We just celebrated Father’s Day — but I cannot help but wonder if the concept has become so polluted it really doesn’t matter any more?
Recently in a group of men we we got “off topic” for the meeting and wandered into the role of Father and pwhat it means today. One of the guys works with family court, and specifically with the area of support payments and “dead beat dads”. As he vented we all became a tad depressed.
- He told of girls in their early 20’s with 3-4 kids by as many different men.
- He told of girls who had a list of 3-4 men to test to determine which one was “dad”.
- He told of dad’s who refused to take responsibility for the children — “she should have taken precautions”.
- Another in the group related his recent experience having a meeting at a bar and grill and noticing how many young women were drinking “hard and fast”. Wondering what control they were maintaining if any.
- We talked about how this pattern is being repeated with second generation young men and young women repeating the behavior of their “parents”.
- My friend with the courts noted that many of these girls are coming with the father being 20 or as much as 30 years older than her.
The conversation then turned to our own “upbringing” and our fathers. Train up a child in the way he (or she) should go and they will not depart from it.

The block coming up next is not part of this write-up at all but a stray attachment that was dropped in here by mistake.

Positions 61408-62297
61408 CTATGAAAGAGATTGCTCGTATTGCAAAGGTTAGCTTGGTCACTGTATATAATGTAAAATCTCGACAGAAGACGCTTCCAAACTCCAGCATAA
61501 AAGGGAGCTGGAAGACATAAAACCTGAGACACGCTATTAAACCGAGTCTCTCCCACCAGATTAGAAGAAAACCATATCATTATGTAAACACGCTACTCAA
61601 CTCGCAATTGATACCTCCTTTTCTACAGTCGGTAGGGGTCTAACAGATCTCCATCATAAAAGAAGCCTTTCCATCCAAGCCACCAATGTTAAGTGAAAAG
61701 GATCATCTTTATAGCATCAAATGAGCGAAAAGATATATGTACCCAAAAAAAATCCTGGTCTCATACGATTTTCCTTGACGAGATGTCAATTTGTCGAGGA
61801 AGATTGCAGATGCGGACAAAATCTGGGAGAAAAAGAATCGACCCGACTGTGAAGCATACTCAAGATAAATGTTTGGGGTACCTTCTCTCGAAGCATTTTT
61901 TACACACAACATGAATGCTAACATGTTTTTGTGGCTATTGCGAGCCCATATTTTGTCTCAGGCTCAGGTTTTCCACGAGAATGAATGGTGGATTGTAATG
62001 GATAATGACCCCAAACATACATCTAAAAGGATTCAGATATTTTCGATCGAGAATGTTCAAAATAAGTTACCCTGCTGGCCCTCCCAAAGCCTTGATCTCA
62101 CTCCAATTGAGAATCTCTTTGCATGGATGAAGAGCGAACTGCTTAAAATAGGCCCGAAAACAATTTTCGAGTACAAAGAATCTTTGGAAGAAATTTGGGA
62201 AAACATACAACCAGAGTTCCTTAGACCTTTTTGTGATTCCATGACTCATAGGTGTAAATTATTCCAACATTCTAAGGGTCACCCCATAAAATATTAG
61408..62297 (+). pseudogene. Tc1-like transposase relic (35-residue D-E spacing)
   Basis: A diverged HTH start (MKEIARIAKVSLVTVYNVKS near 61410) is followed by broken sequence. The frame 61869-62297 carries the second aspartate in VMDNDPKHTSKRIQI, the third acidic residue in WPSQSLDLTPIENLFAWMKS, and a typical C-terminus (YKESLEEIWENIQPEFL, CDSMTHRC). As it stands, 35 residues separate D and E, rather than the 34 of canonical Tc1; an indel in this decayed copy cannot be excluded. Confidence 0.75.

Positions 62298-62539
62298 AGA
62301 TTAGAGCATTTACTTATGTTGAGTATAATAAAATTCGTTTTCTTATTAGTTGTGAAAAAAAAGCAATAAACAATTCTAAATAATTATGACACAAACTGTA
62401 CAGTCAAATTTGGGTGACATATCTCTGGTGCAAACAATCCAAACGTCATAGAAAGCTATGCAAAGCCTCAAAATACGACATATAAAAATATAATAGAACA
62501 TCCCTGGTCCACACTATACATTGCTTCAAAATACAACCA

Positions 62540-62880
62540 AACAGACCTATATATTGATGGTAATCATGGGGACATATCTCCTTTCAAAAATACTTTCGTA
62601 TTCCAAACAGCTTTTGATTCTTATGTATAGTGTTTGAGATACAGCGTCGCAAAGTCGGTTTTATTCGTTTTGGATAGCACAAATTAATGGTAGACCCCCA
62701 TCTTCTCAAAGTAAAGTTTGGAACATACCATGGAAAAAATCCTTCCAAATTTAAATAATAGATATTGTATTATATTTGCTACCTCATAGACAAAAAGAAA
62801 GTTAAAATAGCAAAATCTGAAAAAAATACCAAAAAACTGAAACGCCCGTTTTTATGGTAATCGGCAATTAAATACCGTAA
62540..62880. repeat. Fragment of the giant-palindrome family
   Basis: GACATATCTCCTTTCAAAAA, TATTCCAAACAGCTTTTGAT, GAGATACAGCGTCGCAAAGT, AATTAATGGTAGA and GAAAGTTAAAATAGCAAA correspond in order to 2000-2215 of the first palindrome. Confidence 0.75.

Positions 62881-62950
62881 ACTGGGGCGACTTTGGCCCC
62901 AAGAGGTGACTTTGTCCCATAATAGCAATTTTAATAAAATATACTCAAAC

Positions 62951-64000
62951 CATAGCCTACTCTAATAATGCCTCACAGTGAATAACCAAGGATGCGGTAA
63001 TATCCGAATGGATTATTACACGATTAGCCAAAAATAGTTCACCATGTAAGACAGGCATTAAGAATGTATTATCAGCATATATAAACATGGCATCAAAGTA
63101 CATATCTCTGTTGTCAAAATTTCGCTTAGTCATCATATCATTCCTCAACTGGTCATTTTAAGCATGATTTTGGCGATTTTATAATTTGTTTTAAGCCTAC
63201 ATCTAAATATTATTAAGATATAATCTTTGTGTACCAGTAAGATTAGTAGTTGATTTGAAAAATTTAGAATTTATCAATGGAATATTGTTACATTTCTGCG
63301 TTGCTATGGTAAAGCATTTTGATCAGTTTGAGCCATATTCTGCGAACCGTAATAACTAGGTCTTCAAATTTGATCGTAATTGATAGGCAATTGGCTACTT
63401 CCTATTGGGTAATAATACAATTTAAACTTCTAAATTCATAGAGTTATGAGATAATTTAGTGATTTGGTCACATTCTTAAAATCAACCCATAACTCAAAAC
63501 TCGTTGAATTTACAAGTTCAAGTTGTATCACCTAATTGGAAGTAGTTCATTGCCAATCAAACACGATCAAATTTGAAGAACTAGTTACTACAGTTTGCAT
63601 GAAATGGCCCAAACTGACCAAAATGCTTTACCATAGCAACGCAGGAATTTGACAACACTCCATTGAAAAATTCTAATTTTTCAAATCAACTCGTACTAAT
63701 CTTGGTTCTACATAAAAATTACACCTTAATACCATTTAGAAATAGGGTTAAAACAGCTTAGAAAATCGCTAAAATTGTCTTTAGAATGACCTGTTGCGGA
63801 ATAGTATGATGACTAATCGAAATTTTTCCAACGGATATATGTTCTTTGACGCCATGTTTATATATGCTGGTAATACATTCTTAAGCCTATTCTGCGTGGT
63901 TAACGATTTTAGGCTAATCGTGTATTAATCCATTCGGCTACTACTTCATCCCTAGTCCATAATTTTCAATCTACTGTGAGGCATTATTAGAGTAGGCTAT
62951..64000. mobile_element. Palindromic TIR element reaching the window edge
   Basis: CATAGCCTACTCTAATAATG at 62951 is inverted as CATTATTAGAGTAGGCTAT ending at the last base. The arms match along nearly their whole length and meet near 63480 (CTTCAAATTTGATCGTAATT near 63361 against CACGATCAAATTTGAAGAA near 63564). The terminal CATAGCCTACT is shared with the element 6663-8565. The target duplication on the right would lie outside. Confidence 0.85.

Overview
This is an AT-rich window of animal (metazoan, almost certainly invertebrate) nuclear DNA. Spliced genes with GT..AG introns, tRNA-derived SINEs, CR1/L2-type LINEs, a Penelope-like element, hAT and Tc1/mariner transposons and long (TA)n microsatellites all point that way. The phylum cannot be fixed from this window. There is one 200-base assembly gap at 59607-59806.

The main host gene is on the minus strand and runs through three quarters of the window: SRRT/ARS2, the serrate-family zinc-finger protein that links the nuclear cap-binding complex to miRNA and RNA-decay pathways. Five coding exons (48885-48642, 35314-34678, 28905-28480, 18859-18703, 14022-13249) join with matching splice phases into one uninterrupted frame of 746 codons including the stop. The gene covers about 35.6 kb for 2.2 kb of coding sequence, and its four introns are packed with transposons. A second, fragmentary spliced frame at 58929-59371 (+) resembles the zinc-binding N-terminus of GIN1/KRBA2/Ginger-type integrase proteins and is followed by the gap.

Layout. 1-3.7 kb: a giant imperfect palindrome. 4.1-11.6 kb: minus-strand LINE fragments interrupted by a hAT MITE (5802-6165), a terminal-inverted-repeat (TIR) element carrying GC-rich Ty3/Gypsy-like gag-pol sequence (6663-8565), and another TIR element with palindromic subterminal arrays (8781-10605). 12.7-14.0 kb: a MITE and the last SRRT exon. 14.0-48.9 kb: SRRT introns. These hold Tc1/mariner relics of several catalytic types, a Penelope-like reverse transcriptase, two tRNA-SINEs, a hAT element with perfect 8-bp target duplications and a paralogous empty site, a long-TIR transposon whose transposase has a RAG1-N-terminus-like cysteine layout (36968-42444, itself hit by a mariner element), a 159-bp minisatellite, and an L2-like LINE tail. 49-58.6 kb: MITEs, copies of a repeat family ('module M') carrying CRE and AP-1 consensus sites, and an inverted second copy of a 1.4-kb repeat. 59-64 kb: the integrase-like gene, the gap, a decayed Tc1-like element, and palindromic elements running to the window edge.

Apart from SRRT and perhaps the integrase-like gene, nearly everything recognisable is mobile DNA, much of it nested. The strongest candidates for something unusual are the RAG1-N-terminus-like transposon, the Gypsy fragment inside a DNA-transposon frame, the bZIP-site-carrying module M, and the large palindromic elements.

Honor your father and mother that your days may be long on this earth (assuming you can identify who mom or dad is)
We really need men to come back to what biblical fatherhood really means. While many would shy away from a Patriarch system — the concept has some merit. The father is the one who has responsibility for life, physical well-being, emotional well-being, spiritual direction, food, shelter, and continuance of the family name and tradition. Fatherhood.
The tradition of giving away the bride is not so much a turning over of property (as the women’s movement of the 1970’s accused) as it is the Father saying I surrender my responsibility for this child of mine into your care as the new “patriarch” or father in this new family.
What are we teaching our boys? Men of the church — no matter if it is your son, your grandson, or a boy you pass in the hallway at church — are you teaching these young men what manhood really is?